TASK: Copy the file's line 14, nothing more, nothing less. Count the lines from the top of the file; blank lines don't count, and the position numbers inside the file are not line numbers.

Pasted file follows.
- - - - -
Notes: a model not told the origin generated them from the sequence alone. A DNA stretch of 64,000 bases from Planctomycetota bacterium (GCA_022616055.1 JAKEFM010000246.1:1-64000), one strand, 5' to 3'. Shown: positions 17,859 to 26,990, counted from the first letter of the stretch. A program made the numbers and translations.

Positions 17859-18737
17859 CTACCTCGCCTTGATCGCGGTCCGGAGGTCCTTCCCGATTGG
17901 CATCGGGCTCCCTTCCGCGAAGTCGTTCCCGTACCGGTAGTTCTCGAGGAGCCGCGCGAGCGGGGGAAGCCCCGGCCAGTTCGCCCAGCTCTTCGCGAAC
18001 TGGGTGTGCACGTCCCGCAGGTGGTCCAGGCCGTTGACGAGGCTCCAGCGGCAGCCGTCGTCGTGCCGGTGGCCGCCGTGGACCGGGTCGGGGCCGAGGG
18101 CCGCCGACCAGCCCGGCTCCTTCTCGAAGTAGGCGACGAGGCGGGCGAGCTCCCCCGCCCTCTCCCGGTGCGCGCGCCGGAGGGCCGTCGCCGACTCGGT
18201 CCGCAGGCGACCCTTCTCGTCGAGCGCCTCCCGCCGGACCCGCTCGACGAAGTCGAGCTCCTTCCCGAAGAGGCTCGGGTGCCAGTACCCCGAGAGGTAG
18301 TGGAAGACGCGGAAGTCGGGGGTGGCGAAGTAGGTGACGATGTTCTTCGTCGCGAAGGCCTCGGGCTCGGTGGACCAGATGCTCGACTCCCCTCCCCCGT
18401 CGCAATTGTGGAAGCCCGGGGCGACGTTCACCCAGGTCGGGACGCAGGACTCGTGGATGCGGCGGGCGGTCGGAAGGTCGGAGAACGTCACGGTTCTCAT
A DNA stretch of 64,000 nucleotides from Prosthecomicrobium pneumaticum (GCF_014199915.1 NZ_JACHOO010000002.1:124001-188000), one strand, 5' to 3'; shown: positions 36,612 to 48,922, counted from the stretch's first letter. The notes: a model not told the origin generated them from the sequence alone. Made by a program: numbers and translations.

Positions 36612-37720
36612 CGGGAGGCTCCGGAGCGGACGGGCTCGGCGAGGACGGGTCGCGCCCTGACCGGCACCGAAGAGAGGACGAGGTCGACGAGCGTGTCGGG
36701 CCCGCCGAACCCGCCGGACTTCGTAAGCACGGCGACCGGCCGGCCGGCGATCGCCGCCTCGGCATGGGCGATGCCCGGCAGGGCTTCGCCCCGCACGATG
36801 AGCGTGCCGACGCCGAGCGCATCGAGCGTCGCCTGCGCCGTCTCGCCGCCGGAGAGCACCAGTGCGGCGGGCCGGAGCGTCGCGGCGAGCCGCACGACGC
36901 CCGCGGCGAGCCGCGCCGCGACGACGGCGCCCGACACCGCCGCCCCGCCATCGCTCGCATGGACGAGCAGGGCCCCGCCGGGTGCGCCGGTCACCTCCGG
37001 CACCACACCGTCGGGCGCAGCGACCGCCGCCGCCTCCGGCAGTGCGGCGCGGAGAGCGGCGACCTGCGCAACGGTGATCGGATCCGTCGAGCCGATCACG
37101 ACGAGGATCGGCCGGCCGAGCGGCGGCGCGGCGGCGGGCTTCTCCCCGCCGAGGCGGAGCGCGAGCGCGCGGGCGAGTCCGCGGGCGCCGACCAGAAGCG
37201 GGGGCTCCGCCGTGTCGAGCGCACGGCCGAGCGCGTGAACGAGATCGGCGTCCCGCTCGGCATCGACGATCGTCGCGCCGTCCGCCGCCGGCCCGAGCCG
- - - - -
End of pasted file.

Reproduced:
36801 AGCGTGCCGACGCCGAGCGCATCGAGCGTCGCCTGCGCCGTCTCGCCGCCGGAGAGCACCAGTGCGGCGGGCCGGAGCGTCGCGGCGAGCCGCACGACGC